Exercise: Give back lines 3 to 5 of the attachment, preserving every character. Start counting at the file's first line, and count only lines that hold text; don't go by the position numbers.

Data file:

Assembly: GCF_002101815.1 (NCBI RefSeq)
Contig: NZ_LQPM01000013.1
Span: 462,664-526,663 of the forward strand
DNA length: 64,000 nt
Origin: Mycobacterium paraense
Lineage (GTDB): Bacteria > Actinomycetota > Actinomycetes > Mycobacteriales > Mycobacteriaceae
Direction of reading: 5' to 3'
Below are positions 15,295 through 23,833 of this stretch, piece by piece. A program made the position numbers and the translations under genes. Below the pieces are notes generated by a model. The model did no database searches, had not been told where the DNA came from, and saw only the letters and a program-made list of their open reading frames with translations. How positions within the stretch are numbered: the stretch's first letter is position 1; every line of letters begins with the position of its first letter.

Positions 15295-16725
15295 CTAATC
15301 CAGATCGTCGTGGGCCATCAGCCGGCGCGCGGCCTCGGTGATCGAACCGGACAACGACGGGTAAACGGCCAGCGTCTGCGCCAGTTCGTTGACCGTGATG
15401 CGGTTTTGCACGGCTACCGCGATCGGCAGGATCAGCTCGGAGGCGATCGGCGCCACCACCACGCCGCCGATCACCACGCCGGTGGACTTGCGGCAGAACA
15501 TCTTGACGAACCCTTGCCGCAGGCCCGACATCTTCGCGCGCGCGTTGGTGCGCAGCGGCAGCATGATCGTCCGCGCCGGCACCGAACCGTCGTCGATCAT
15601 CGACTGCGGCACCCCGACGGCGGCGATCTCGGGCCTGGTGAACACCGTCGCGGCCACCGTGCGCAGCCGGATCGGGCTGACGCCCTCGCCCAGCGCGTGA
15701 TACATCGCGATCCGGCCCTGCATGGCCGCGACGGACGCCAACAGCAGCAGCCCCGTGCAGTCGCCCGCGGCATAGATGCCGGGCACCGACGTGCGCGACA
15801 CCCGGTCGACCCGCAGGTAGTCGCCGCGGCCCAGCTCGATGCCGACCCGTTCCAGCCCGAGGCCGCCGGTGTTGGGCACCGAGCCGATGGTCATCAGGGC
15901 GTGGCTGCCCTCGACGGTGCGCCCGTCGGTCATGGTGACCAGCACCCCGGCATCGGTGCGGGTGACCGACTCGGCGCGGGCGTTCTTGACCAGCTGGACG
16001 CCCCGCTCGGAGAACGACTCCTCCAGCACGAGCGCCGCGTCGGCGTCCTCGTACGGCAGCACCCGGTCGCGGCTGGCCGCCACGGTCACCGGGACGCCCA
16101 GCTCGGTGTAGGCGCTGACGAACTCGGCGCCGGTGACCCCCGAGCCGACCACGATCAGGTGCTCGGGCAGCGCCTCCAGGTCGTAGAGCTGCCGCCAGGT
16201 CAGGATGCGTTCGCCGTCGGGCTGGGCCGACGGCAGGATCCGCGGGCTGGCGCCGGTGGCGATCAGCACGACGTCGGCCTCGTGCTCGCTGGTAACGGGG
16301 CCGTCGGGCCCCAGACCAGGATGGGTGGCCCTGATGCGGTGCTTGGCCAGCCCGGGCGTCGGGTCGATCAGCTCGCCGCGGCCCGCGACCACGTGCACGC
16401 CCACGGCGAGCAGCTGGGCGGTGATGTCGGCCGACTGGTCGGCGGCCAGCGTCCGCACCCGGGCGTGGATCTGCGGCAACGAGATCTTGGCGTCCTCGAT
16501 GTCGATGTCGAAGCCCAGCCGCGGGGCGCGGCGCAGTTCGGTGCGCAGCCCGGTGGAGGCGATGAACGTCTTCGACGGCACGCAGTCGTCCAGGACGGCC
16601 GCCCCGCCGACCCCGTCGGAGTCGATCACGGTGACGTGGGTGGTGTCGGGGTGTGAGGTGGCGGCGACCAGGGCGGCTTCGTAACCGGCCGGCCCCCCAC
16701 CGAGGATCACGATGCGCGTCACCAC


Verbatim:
Span: 462,664-526,663 of the forward strand
DNA length: 64,000 nt
Origin: Mycobacterium paraense